Santa Clara County Begins Virtual Workshops Seeking Community Ideas on Housing Needs

The County of Santa Clara has launched the Housing Element Update 2023-2031, to guide housing construction and planning in unincorporated areas of Santa Clara County for the next eight years.

A series of community outreach events have been planned and people are urged to share their opinions and participate in the process.

Community engagement will include a series of public meetings hosted between July and September, which began with the first workshop today, July 6.

Each workshop will be held virtually and will focus on either rural or urban housing needs. Inquiries regarding the process can be emailed through the Housing Element website.

“We urge everyone to share their views and take advantage of the many community sessions,” said the county Planning and Development Director Jacqueline R. Onciano. “The policies developed from this plan will cover a wide range of housing-related challenges. People’s input will help guide our department’s work as we craft the Housing Element to reflect the needs of the community.”

“We invite the public to get involved in the planning for housing needs in our county,” said Board of Supervisors President Mike Wasserman. “People who care about low-income housing, rental subsidies, shelter construction and a host of other housing issues, should participate in the process.”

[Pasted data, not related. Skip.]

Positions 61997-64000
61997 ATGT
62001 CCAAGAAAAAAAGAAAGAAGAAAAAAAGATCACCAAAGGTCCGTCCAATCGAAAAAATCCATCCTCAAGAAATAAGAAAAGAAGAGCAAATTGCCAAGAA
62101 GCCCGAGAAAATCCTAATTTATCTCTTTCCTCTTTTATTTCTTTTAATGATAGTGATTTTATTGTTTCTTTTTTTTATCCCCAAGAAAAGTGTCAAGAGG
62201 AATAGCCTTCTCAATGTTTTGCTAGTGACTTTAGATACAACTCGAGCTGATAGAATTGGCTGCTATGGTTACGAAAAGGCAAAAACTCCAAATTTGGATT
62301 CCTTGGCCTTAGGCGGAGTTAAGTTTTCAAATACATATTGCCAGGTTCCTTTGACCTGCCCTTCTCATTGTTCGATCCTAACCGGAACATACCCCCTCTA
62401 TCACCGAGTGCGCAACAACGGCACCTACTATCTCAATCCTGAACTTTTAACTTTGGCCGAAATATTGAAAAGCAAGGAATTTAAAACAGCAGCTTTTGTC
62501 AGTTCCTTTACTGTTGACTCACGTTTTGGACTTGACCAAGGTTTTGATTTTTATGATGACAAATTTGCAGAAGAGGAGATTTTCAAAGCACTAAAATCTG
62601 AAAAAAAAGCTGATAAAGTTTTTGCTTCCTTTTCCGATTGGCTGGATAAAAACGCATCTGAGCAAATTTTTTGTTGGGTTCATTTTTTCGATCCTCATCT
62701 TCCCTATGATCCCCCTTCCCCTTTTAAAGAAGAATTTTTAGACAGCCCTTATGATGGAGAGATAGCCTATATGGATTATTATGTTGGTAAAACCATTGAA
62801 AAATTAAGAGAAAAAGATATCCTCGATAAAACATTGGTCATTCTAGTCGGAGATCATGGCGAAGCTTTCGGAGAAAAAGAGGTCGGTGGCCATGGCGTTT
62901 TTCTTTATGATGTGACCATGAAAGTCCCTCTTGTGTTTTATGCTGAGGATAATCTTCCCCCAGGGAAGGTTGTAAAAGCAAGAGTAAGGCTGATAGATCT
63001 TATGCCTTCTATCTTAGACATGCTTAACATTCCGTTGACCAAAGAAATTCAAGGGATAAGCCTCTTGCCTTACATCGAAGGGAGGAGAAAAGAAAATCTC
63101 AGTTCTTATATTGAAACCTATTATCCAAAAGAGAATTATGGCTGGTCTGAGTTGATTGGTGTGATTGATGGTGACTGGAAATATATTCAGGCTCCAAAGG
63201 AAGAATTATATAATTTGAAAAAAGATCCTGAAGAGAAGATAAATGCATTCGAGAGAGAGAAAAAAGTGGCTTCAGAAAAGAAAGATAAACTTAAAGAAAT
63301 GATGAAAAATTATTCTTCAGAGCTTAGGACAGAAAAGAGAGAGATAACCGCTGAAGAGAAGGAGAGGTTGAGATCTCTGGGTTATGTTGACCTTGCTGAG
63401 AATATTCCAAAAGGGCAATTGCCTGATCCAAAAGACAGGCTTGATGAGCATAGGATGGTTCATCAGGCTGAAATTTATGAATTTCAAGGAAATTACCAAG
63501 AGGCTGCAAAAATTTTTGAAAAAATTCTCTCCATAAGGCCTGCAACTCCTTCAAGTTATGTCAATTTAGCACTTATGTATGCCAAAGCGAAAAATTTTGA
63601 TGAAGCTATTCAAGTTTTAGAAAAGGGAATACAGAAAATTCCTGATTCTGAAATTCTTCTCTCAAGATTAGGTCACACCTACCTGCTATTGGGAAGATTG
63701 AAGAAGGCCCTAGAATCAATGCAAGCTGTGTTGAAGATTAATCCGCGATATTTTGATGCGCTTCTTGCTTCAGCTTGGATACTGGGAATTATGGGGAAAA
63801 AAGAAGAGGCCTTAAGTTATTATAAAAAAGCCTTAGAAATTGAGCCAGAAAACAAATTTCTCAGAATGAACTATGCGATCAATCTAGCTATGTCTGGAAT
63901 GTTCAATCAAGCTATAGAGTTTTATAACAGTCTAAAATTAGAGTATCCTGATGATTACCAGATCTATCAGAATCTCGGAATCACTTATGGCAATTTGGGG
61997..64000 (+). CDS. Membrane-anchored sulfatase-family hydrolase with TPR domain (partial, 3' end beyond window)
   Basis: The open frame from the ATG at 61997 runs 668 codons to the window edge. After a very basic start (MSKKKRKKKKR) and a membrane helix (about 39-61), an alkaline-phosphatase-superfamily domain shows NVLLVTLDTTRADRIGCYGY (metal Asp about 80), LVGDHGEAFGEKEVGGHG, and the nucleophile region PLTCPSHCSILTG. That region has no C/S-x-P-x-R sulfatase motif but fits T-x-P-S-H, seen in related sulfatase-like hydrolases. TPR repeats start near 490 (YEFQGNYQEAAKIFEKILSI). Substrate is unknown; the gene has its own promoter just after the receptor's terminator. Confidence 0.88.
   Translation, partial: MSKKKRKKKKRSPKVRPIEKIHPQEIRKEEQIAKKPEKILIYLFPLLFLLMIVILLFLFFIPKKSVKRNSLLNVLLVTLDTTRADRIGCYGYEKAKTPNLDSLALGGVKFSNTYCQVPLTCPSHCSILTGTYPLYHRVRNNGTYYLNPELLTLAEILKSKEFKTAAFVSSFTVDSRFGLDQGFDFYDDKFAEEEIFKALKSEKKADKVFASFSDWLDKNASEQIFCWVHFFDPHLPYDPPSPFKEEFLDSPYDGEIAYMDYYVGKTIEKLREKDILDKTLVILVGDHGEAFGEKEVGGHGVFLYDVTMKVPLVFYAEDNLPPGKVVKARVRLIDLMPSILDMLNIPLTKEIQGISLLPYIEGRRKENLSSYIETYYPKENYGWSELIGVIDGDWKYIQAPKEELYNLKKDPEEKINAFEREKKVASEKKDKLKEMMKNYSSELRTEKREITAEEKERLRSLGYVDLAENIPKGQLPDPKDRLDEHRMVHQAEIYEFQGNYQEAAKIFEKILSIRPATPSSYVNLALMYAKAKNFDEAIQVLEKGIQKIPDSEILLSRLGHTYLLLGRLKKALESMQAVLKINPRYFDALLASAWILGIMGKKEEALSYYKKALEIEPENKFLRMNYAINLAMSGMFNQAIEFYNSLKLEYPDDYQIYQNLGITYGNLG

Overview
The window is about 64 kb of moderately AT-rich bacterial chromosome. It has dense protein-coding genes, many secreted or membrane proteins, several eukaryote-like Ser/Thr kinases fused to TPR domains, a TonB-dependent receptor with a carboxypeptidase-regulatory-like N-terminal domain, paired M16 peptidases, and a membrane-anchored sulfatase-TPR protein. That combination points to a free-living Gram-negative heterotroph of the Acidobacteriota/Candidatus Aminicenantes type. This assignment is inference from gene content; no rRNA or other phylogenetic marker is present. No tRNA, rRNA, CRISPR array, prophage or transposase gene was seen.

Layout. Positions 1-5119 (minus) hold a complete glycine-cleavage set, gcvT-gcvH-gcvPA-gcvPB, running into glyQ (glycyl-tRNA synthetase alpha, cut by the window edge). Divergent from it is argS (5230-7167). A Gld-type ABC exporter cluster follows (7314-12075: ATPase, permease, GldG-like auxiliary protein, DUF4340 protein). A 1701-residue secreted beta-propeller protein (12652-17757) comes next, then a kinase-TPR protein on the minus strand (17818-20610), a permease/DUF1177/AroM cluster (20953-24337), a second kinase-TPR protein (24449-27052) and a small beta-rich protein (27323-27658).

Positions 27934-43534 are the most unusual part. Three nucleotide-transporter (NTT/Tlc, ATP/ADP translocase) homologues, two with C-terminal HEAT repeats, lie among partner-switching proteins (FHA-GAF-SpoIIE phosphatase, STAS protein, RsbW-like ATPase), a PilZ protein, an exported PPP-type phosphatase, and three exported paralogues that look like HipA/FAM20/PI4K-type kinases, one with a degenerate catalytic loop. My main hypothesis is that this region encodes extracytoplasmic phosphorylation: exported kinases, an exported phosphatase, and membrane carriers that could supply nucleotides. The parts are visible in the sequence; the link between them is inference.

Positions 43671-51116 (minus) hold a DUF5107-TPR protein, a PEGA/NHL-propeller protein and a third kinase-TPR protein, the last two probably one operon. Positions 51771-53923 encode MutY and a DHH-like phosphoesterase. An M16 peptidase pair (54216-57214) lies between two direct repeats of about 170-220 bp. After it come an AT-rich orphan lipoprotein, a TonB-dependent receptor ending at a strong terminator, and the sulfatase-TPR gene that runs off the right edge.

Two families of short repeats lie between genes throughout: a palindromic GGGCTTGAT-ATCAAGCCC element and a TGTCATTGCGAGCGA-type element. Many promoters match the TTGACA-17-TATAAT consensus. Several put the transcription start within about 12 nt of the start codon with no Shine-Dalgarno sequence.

HCounty staff working on the Housing Element will conduct a housing needs assessment, prepare an inventory of available sites that are zoned for the development of housing, analyze government and non-governmental constraints and develop housing policies and programs

The Housing Element must be updated on an eight-year cycle, as currently determined by the California Department of Housing and Community Development.

Housing Element law requires local governments to adequately plan to meet their existing and projected housing needs. This includes the county’s share of the Regional Housing Needs Allocation, which is the state-required process that seeks to ensure cities and counties plan for enough housing to accommodate all economic segments of the community.

The county’s current Housing Element, which was adopted in 2015, extends to 2022.

Community members can learn more about the Housing Element, find meeting information, sign up for updates, and send inquiries at



  1. I want to participate. But where do I find the facts with which I can educate myself on the housing needs issue? Here is what I would like to investigate further. Is this information in one place?
    1. Vacant building square footage in downtown San Jose.
    a. San Jose downtown is a mess and has been for more years than anyone can count
    b. The big mistakes
    i. Moving city offices to outside downtown.
    ii. Most inefficient light rail system in the U.S.
    iii. Santana Row / Valley Fair not in downtown Santa Clara or San Jose
    iv. Not dealing with blight, graffiti, and garbage
    v. Lack of enforcement of local zoning, residential code, and parking laws – an absolute mess
    c. Repurpose San Jose government offices not in downtown San Jose to residential property and move the offices back downtown.